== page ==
Efficacy and safety of etanercept in moderate-to-severe asthma: a randomised, controlled trial.
Holgate ST., Noonan M., Chanez P., Busse W., Dupont L., Pavord I., Hakulinen A., Paolozzi L., Wajdula J., Zang C., Nelson H., Raible D.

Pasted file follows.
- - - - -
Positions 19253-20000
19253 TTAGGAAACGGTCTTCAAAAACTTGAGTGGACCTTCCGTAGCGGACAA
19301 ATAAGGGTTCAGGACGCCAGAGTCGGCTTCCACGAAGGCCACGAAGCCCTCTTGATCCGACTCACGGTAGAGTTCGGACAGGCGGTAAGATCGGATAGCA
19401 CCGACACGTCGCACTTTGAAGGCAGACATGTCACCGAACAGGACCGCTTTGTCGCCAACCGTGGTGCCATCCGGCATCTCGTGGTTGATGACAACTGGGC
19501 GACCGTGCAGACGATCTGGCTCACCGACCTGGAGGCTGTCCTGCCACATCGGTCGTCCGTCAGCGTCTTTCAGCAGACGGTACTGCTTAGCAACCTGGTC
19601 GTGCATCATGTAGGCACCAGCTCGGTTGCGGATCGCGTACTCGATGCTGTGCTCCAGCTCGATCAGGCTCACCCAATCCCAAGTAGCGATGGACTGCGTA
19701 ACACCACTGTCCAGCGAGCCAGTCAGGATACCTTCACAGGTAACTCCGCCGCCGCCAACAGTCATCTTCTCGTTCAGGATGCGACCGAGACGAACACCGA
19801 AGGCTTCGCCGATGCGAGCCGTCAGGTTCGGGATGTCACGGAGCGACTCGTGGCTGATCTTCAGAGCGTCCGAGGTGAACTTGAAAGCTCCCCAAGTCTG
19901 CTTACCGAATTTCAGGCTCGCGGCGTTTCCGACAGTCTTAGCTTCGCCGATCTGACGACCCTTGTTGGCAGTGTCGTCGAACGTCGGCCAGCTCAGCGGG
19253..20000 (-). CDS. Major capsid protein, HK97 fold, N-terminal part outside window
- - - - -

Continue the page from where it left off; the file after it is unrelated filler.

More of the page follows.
Increased tumour necrosis factor-α levels have been observed in bronchial biopsies and induced sputum from subjects with severe asthma. We investigated etanercept (ETN) as a therapeutic option for treating moderate-to-severe persistent asthma. In this 12-week, randomised, double-blind, placebo-controlled, phase 2 trial, subjects (n=132) with moderate-to-severe persistent asthma received subcutaneous injections of 25 mg ETN or placebo twice weekly, and were evaluated at baseline, and at weeks 2, 4, 8 and 12. The primary end-point was the change from baseline to week 12 in pre-bronchodilator forced expiratory volume in 1 s (FEV1)% predicted. Secondary end-points included morning peak expiratory flow, FEV1% pred, Asthma Control Questionnaire (5-item version), asthma exacerbations, provocative concentration of methacholine causing a 20% decrease in FEV1, and the Asthma Quality of Life Questionnaire. No significant differences were observed between ETN and placebo for any of the efficacy end-points. ETN treatment was well tolerated, with no unexpected safety findings observed during the study. Clinical efficacy of ETN was not shown in subjects with moderate-to-severe persistent asthma over 12 weeks. However, ETN treatment was a well-tolerated therapy. Studies in specific subsets of patients with asthma with longer-term follow-up may be needed to fully evaluate the clinical efficacy of ETN in this population.